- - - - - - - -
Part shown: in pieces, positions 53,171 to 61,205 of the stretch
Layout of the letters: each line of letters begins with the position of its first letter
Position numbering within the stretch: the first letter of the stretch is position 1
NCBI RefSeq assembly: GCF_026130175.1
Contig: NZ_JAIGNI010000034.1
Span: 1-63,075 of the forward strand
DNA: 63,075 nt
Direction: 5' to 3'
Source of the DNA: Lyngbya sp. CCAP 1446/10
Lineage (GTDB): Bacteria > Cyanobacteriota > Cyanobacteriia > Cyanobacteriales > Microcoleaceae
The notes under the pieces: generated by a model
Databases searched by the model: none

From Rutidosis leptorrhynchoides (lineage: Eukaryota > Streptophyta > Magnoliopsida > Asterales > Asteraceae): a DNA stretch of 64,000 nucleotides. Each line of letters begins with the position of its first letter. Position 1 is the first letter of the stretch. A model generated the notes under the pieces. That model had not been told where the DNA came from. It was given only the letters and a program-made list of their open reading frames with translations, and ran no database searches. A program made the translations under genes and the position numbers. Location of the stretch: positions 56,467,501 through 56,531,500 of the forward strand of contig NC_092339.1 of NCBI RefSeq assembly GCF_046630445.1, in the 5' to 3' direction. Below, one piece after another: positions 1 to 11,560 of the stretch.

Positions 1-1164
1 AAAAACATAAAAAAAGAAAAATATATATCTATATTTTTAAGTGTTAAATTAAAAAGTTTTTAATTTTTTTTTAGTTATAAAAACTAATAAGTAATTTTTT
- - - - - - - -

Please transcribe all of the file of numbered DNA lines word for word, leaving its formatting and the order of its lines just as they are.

Part shown: in pieces, positions 53,171 to 61,205 of the stretch
Layout of the letters: each line of letters begins with the position of its first letter
Position numbering within the stretch: the first letter of the stretch is position 1
NCBI RefSeq assembly: GCF_026130175.1
Contig: NZ_JAIGNI010000034.1
Span: 1-63,075 of the forward strand
DNA: 63,075 nt
Direction: 5' to 3'
Source of the DNA: Lyngbya sp. CCAP 1446/10
Lineage (GTDB): Bacteria > Cyanobacteriota > Cyanobacteriia > Cyanobacteriales > Microcoleaceae
The notes under the pieces: generated by a model
Databases searched by the model: none

From Rutidosis leptorrhynchoides (lineage: Eukaryota > Streptophyta > Magnoliopsida > Asterales > Asteraceae): a DNA stretch of 64,000 nucleotides. Each line of letters begins with the position of its first letter. Position 1 is the first letter of the stretch. A model generated the notes under the pieces. That model had not been told where the DNA came from. It was given only the letters and a program-made list of their open reading frames with translations, and ran no database searches. A program made the translations under genes and the position numbers. Location of the stretch: positions 56,467,501 through 56,531,500 of the forward strand of contig NC_092339.1 of NCBI RefSeq assembly GCF_046630445.1, in the 5' to 3' direction. Below, one piece after another: positions 1 to 11,560 of the stretch.

Positions 1-1164
1 AAAAACATAAAAAAAGAAAAATATATATCTATATTTTTAAGTGTTAAATTAAAAAGTTTTTAATTTTTTTTTAGTTATAAAAACTAATAAGTAATTTTTT